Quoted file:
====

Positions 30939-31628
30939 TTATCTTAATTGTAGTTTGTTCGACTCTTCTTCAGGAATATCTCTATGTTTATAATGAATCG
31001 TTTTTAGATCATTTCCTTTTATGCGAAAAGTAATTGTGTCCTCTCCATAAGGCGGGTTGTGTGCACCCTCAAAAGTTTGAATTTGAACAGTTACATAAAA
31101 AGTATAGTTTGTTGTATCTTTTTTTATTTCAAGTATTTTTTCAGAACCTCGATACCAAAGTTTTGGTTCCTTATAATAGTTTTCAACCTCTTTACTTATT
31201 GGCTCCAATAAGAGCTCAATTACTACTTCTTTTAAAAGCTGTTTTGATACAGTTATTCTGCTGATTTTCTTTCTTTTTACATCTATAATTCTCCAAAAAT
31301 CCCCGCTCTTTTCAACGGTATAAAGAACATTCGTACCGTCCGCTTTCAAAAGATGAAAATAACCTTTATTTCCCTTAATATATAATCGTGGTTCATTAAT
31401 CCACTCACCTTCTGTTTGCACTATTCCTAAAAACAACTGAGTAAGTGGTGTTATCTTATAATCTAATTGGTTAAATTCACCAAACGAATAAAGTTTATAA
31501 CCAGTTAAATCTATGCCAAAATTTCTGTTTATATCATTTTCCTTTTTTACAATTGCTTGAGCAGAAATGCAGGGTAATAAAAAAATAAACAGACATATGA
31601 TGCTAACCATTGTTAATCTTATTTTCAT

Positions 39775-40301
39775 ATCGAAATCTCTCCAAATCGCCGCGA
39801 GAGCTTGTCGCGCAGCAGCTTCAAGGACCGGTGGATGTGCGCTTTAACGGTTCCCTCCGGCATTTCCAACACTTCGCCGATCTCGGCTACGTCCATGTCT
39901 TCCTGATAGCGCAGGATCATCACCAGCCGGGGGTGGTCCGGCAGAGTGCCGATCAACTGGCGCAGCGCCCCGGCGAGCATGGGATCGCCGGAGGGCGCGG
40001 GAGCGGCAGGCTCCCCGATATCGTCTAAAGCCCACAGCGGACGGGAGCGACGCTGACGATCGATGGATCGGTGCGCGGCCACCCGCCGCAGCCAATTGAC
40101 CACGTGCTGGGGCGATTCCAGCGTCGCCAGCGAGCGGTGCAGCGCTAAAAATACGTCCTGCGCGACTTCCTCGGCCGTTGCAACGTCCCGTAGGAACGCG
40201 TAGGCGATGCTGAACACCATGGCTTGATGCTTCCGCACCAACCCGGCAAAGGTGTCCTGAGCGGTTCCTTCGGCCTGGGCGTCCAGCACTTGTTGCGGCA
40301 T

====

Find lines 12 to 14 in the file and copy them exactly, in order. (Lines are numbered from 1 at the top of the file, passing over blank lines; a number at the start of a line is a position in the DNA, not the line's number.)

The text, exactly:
39801 GAGCTTGTCGCGCAGCAGCTTCAAGGACCGGTGGATGTGCGCTTTAACGGTTCCCTCCGGCATTTCCAACACTTCGCCGATCTCGGCTACGTCCATGTCT
39901 TCCTGATAGCGCAGGATCATCACCAGCCGGGGGTGGTCCGGCAGAGTGCCGATCAACTGGCGCAGCGCCCCGGCGAGCATGGGATCGCCGGAGGGCGCGG
40001 GAGCGGCAGGCTCCCCGATATCGTCTAAAGCCCACAGCGGACGGGAGCGACGCTGACGATCGATGGATCGGTGCGCGGCCACCCGCCGCAGCCAATTGAC